Selection of Endmembers: In the procedure of spectral unmixing, it must be sure that the selected endmembers can represent the spectral information of all land cover components truly and objectively, so that the result will have a high accuracy. The number of endmembers is constrained by the dimensionality of satellite imagery. More endmembers can interpret more spectral heterogeneity and then improve applicability of the model. However, too many endmembers will make model more sensitive to endmember selection and then the universality of model will be reduced. So, it is critical to determine the balance between number of endmembers and the overall optimization of the model. In this study, we selected endmembers by calculating PP). First, we minimum noise fraction (MNF) transformed the images to reduce the spectral dimensionality so that the major information and noise could be abstracted and the redundancy of data and correlation among wave bands could be reduced. On such basis, we could determine the candidate endmembers through analyzing PPI. We connect MNF transformation with PPI using the n-Dimensional Visualization tool to apply n-dimensional visualization analysis and extract the spectral information of all components . In this study, we just need fractional vegetation cover, so it is unnecessary to classify non-vegetation features. V-I-S model (Vegetation-Impervious Surface-Soil model) was adopted to identify the surface components and spectral reflectivity curve of endmembers for spectral unmixing .
Linear Spectral Mixture: Model. Each pixel in a remote sensing image can be composed of a finite number of dominant components which have relatively contribution to the spectral information collected by remote sensing sensor. The remote sensing information of every pixel can be unmixed into several components and those components constitute the remote sensing information of the pixel through a linear combination. Therefore, linear unmixing can be conducted on remote sensing information to build a pixel mixture model for estimation of vegetation coverage. LSMM is the most common model for unmixing of mixed pixel, which is defined as that the reflectance of a pixel on a certain spectral band (brightness value) is the linear combination of reflectance of the basic components (Endmember) with their proportions in total area of the pixel as the weight coefficients . The model (Eq (4)) and its constraint conditions (Eq (5) and Eq (6)) are shown below: (4) (5) (6) where RLi is the spectral reflectance of pixel i on wave band L; αij is the proportional value of the basic component j of pixel I; CLj is the spectral reflectivity of basic component j on wave band L; n is the number of basic components of pixel i; εLi is the residual not explained by the linear model.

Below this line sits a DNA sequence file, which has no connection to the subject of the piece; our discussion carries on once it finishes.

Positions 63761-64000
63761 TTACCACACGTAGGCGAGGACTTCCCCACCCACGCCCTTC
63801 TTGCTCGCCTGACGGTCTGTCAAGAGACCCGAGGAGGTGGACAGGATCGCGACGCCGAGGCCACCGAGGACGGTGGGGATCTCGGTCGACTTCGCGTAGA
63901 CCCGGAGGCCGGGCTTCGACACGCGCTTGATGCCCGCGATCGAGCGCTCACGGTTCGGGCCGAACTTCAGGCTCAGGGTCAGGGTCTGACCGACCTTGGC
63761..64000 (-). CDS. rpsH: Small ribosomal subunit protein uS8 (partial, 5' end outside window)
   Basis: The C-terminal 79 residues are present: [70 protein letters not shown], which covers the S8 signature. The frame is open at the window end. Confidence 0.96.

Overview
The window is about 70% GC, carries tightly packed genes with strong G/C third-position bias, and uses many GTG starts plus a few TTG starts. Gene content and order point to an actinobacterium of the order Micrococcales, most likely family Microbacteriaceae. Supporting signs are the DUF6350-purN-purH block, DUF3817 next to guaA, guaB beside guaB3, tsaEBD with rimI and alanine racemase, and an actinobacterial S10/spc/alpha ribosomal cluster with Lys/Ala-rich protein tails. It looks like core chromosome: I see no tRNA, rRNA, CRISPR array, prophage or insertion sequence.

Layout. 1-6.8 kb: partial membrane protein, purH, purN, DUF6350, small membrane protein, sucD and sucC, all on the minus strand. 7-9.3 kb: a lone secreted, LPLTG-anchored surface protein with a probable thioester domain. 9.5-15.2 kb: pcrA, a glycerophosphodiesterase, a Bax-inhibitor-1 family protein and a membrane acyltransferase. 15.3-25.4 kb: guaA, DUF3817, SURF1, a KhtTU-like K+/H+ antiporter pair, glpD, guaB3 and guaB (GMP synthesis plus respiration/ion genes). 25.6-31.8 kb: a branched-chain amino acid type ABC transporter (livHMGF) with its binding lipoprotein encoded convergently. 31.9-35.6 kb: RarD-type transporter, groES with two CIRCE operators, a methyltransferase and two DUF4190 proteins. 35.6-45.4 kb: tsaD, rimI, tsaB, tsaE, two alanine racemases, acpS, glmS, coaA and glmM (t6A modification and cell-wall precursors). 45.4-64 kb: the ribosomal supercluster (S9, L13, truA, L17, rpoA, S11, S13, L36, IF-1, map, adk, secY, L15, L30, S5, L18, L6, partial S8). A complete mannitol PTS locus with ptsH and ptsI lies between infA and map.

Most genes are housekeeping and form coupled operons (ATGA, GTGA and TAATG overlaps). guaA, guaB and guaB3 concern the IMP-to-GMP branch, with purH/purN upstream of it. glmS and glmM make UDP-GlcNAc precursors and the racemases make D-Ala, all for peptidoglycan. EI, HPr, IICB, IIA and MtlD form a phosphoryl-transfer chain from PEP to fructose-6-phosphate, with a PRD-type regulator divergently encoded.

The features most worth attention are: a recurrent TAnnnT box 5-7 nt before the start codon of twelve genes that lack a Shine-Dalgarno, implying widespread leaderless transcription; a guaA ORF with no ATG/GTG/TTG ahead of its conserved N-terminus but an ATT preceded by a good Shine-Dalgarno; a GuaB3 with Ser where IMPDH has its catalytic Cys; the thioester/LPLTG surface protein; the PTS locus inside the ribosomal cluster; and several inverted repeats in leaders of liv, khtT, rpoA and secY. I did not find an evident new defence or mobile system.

When calculating the proportions of basic components of image pixels, fully constrained linear spectral mixture model (FCLSMM) was chosen to make the fractional vegetation cover estimation with LSMM more accurate and reliable, that was to calculate αij with the constraints of minimum εLi, nonnegative αij and a sum of 1 for αij.
Improved Selective Endmember Linear Spectral Mixture Model: We built the SELSMM based on the theory that different pixels used different set of endmembers to decompose spectrum. The key of model was how to determine the endmembers comprised in each pixel. Through calculating the response value between reference endmember spectrum and actual pixel spectrum, we can judge the similarity degree of the two spectra. Taken the response value of a reference endmember as the spectral contribution value of the reference endmember to actual pixel so that it can participate in unmixing of mixed pixel, a SELSMM can be built 33]. The higher the response value between reference endmember spectrum and pixel spectrum is, the more similar the two spectras are and the more proportion the component which corresponds to the reference endmember has in the pixel. Therefore, an improved algorithm for selective endmember is developed. Normalization processing was conducted on the response value xi between the endmember spectrum for comparing and spectrum of a certain pixel firstly. These response values will be mapped to the range from 0 to 1 through the proportional relationship of (xi is response value between the endmember spectrum for comparing and spectrum of a certain pixel; m is the number of response values which participate in similarity degree comparison). Finally the proportion was proposed as the contribution value of endmember i to the pixel.